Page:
A slight leap from our physical world is what has become known in the tech-modern real estate world as extended reality — XR. It spans all three of the augmented, virtual and mixed world realities, and luckily, expert Wade Angelo is on hand to explain what they are and how each one differs from the other.
Mr Angelo, business development manager at PHORIA, explains that augmented reality — AR — is on the tip of everyone’s tongue, and simply put, it rides the middle point between reality and virtual reality.
“Your real world is at the core, with a digital curtain draped across your glasses to craft an enhanced view,” he said.
“A utilitarian example is the IKEA Place app. The application contains the smarts to pick a product directly from the catalog and virtually decorate your home by dropping a digitally crafted version into the camera view.
“This allows users to gain a better feel of the product’s fit, with the freedom to design their space from the comfort of their home with AR.”
But the BDM adds that if furniture shopping makes you yawn, Pokemon Go is a more fun example where our favorite digital monsters were superimposed on the image via our camera, and successfully costing companies millions in productivity everywhere.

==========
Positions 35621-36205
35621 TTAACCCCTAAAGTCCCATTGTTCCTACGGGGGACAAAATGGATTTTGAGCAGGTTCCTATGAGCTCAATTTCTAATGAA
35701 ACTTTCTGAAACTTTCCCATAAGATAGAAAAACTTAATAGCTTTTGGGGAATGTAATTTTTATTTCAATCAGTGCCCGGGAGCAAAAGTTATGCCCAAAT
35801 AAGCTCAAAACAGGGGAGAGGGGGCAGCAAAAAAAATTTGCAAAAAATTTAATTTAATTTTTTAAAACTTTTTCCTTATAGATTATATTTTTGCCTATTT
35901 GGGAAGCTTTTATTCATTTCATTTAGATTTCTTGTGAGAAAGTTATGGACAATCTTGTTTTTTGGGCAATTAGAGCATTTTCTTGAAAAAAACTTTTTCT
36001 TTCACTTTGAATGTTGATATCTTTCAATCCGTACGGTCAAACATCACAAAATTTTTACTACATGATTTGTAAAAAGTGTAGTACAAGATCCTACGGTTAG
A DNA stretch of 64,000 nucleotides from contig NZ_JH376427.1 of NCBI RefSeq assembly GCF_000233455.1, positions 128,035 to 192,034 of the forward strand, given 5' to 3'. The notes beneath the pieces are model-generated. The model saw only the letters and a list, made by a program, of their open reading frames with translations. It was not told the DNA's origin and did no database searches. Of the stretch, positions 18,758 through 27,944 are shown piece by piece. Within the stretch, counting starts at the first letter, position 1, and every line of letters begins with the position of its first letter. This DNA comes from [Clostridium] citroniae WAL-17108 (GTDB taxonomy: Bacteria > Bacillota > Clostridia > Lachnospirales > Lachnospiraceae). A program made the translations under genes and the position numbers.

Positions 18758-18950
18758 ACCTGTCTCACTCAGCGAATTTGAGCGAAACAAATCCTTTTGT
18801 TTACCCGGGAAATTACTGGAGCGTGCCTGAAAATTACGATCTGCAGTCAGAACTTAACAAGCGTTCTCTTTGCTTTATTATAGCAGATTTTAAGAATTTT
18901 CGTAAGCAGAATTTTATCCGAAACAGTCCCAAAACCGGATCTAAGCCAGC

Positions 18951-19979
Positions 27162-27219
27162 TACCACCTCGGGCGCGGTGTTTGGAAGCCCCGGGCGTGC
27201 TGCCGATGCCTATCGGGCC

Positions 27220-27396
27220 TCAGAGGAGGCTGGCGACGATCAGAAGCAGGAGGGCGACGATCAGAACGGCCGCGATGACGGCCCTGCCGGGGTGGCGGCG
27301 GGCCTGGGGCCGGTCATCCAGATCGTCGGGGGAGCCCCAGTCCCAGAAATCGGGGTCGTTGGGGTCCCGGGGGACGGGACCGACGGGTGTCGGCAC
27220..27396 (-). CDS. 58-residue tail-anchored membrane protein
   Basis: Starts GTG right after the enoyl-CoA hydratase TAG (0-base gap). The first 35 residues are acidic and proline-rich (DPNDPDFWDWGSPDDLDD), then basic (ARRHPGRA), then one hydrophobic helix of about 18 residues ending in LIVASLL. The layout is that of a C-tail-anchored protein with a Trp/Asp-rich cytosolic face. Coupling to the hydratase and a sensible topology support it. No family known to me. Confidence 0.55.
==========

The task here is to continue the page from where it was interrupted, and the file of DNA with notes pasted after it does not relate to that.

Mr Angelo said that virtual reality — VR — sits further down, immersed in a world entirely painted in 0s and 1s.
“During a VR experience, participants strap on a VR headset, blocking out senses to the outside world, and become an active participant of the experience.
“Jump into another digitally enhanced IKEA experience here, where the Swedish-founded retailers have paired up with the digital masterminds at SCANN3D to craft an entirely digital shopping journey.”
Mixed reality — MR — creates a unified experience of AR and XR, says Mr Angelo, forming a middle ground within which our digital layers are anchored in reality.
“Not as alienating as VR, nor as limited as AR, MR provides a digital experience where your virtual elements exist and respond into your real world,” he said.
“Perhaps the most promising from a utilitarian perspective, MR is increasingly used in industries such as education and training and it’s not hard to see why.
“Employees are better trained through exposure to more scenarios, while the organisations gain high-quality staff and cost efficiencies.”